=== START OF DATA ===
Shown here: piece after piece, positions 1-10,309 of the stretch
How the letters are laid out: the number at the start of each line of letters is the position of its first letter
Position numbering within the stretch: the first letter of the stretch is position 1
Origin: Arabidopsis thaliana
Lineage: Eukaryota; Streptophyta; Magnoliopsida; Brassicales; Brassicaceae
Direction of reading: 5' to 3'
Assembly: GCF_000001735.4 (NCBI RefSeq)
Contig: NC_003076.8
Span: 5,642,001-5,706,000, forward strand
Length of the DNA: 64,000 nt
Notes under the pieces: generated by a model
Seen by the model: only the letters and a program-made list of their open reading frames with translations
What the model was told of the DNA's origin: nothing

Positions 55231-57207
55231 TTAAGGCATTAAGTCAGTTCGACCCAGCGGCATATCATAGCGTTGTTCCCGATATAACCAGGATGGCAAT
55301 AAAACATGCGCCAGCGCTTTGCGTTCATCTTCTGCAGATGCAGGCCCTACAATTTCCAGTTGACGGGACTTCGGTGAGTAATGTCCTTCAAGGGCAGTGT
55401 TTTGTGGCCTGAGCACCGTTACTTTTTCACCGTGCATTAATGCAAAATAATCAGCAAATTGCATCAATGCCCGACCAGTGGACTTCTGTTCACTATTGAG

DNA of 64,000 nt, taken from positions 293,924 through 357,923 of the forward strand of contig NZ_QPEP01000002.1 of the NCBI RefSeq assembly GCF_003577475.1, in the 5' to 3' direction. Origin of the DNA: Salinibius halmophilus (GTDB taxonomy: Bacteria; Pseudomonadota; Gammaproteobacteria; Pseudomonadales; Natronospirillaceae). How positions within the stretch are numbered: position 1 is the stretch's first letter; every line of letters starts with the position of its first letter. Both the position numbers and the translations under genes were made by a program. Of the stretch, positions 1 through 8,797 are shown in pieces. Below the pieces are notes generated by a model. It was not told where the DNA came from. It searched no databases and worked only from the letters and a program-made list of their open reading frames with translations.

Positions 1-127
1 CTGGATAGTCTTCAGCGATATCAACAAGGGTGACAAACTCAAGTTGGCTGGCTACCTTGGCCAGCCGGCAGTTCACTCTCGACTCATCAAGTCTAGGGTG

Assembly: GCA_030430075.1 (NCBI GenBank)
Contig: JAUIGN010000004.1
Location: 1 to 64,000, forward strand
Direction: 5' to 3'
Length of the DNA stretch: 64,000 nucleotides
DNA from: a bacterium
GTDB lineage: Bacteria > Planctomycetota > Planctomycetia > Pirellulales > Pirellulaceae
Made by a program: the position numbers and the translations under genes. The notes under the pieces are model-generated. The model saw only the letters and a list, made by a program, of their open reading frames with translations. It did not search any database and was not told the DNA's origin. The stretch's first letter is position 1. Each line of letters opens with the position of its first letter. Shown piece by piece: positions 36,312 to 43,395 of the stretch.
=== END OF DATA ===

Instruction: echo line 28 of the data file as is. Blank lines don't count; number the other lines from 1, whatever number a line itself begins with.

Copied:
Made by a program: the position numbers and the translations under genes. The notes under the pieces are model-generated. The model saw only the letters and a list, made by a program, of their open reading frames with translations. It did not search any database and was not told the DNA's origin. The stretch's first letter is position 1. Each line of letters opens with the position of its first letter. Shown piece by piece: positions 36,312 to 43,395 of the stretch.